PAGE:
March 2, 2011

Kids without remorse

Sometimes the intuitive answer is the right one. Study: 'Callous-unemotional' children often grow up to lie, fight, and bully, study finds:

Remorseless children often develop severe behavioral problems, study finds

Children who display a lack of emotions such as guilt and remorse often go on to develop severe behavioral problems such as fighting, lying and stealing, a first-of-its-kind, long-term study has found.

"We're not suggesting these children are psychopaths," said Nathalie Fontaine, an assistant professor of criminal justice at Indiana University in Bloomington. "But these [emotional] traits can identify children at risk for persistent and severe antisocial behavior."

The study, which appears in the Journal of Abnormal Psychology, drew on reports from the parents and teachers of roughly 9,500 twins born in England in the mid-1990s, tracking them at ages 7, 9 and 12.

The most worrisome group of children identified in the study - about 5 percent - rated high on a scale of what psychologists call "callous-unemotional traits" at age 7, then continued to exhibit a disturbing lack of normal emotions through age 12.

These children were also at highest risk for destructive, antisocial behavior, including bullying and having trouble making friends. About 80 percent of these high-risk kids were boys.

However, another group of 7-year-olds - 13 percent of those in the study - who initially rated high on the scale of emotional problems improved significantly. By age 12, they displayed a wider range of normal emotions, including remorse.

Fontaine said child psychologists are now eager to understand what factors - which may include improved parenting - led to the emotional health gains seen in this group.

Other research has shown that children who display a lack of guilt and remorse do not improve their behavior when punished. However, there is intriguing evidence that such children respond well - even better than children with more normal emotions - to positive reinforcement. 

"Instead of saying, 'You behaved badly today, it's time for a timeout,' it's probably better to say, 'Here's what you did well today,' " Fontaine said.
Let's translate that last part from behaviorist-speak: Instead of rejecting, shaming, or shunning the child, show him love and care the old fashioned way -- hugging, listening, paying attention. "Reinforcement" is for pigeons.

The kind of time-out in which the child is sentenced to solitary confinement doesn't work, anyway. What I wrote a while back on this:
The “time-out,” a surprisingly ineffective tactic given its near-universal use, will get longer or more frequent when the child isn't compliant. And if [a boy's] parents believe he's spending his alone time deeply regretting that whack he gave his brother, and making a firm purpose of amendment for the future . . . well, it's possible, I suppose. But the likelier scenario is that he's stewing in his resentment toward those who have, in his eyes, wronged him. Under different circumstances he might have arrived at some contrition on his own. As it is, he may now see himself as a victim, and dwell on ways to get even. Ironically, his time in solitary is teaching him a lesson which is the polar opposite of the one his parents had in mind: the importance of personal responsibility and the golden rule.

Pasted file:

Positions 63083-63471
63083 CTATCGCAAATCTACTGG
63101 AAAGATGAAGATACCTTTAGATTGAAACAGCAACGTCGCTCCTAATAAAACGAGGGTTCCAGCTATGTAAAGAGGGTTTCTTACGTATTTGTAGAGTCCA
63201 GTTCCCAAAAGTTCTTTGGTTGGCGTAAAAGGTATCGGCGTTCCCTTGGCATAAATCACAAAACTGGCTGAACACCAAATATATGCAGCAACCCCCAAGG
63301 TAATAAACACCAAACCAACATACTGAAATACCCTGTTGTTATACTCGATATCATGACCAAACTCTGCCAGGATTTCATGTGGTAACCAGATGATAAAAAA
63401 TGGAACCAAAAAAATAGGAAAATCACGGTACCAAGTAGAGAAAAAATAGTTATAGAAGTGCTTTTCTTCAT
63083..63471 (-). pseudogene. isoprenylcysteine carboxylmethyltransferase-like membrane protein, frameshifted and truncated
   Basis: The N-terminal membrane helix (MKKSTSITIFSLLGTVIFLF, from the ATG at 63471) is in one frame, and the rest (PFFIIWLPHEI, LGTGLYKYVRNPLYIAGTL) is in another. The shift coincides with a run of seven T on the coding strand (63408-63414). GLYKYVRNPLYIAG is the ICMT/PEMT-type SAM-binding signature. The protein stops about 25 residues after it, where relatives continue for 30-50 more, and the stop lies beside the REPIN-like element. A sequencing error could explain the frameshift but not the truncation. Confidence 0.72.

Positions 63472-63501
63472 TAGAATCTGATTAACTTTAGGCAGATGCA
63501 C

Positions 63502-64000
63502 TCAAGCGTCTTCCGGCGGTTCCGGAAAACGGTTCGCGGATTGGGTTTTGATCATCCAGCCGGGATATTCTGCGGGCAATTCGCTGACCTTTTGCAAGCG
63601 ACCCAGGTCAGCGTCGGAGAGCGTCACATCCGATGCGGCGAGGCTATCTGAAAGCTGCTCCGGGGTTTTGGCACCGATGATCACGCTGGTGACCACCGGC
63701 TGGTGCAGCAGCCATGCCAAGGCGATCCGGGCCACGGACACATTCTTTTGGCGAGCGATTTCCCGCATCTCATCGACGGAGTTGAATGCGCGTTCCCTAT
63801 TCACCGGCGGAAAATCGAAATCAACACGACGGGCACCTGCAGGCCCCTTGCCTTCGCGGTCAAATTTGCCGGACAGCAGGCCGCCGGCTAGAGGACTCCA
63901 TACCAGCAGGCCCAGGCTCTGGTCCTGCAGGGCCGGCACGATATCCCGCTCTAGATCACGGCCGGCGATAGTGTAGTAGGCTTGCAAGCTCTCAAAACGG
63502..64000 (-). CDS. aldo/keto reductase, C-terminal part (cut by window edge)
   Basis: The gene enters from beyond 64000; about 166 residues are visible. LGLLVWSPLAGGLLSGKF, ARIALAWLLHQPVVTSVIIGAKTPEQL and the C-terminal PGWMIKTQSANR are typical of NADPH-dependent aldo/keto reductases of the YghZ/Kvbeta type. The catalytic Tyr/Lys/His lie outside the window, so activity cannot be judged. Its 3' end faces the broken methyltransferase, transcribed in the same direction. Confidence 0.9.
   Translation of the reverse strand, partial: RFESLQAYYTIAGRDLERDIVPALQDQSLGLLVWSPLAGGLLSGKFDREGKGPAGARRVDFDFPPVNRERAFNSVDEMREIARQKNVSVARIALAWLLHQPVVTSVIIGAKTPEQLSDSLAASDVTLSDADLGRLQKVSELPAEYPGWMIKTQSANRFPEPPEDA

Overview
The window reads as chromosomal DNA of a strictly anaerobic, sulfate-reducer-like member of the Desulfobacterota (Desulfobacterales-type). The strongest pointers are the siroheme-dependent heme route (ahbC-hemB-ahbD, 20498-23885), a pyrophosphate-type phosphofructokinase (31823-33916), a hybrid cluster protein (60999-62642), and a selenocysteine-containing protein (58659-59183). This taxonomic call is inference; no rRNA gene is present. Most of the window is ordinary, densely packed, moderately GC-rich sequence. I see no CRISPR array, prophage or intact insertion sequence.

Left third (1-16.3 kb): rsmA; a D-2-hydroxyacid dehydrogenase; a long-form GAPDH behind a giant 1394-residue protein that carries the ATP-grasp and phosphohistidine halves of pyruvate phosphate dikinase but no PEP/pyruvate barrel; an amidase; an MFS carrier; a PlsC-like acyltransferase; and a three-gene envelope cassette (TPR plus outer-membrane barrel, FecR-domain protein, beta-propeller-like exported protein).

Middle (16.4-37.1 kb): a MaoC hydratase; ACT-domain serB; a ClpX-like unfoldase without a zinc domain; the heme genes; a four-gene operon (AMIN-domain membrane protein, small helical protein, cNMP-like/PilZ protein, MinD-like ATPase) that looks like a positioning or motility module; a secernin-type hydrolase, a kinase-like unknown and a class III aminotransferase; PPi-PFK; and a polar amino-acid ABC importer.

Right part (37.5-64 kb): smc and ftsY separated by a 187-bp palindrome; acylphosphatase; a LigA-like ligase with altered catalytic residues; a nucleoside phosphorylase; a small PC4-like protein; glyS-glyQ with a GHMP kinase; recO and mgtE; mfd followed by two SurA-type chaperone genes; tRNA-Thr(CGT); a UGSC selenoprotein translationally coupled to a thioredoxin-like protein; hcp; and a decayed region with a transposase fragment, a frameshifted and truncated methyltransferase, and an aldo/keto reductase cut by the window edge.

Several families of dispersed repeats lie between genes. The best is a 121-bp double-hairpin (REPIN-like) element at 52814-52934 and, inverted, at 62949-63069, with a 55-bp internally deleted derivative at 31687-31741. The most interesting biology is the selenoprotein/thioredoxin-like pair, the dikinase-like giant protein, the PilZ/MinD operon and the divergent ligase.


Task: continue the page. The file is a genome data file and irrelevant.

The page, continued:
80% of the 'callous-unemotional' kids in the study were boys. Perhaps boys, with their masculine tendency to be more physical and rambunctious, trigger harsh  parenting more often than little girls do. 

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1 comment:

  1. I have all kinds of issues with this study. First, I get tired with the "negative re-enforcement doesn't work" stuff. We've seen what happens to entire generations when we spoil the child (the sixties generation and later). Further, the study identifies what I've been saying for a long time. Some children are born without all the normal switches flipped on. They are sociopaths. One of their capabilities is to learn how they are supposed to act (not really feel but act) so they appear normal. I'm here to tell you, after living through Ted Bundy's era, good sociopaths are better suited for life in a civilized society than normal people exactly because emotions don't trip them up- until the rage occurs.

    Those twelve year olds were either just stubborn children and willful that learned not to be, or they were sociopaths who learned what people expected of them. I don't give these studies much credit because the bias of the authors leak through.

    Here is a slate article with the same problem

    Note this is a liberal magazine but I was surprised on the clearness of the comments and the conservative nature.

    The point is this. Balance is the key. Punishment must always be meted out with an explanation and the separation between the crime and the perpetrator. The kid isn't bad, his acts are bad. Or as it was put by a better man than I.

    Hate the sin, love the sinner.

    Huggy feely stuff is fine if the kids responds to it. Be flexible. My daughter would cringe if you looked at her wrong and she was a pleaser. She is a focused, brilliant loving strong young lady. My son was Two half men's Jake (really his name is Jake too!) and for a long time I thought he was brain damaged. Turned out he was very smart, and very observant and learned how to cut corners and play the edges early. I was tough on him when I caught him lying, stealing and such. It took two major events in his life to turn him around. He'll be fine now, but he'll cut that corner if you don't stand right there.

    He is who is is. And I had to be flexible to make the adjustments necessary. Had I raised him like his sister, I'd be down at Juvie, again, bailing his butt out.


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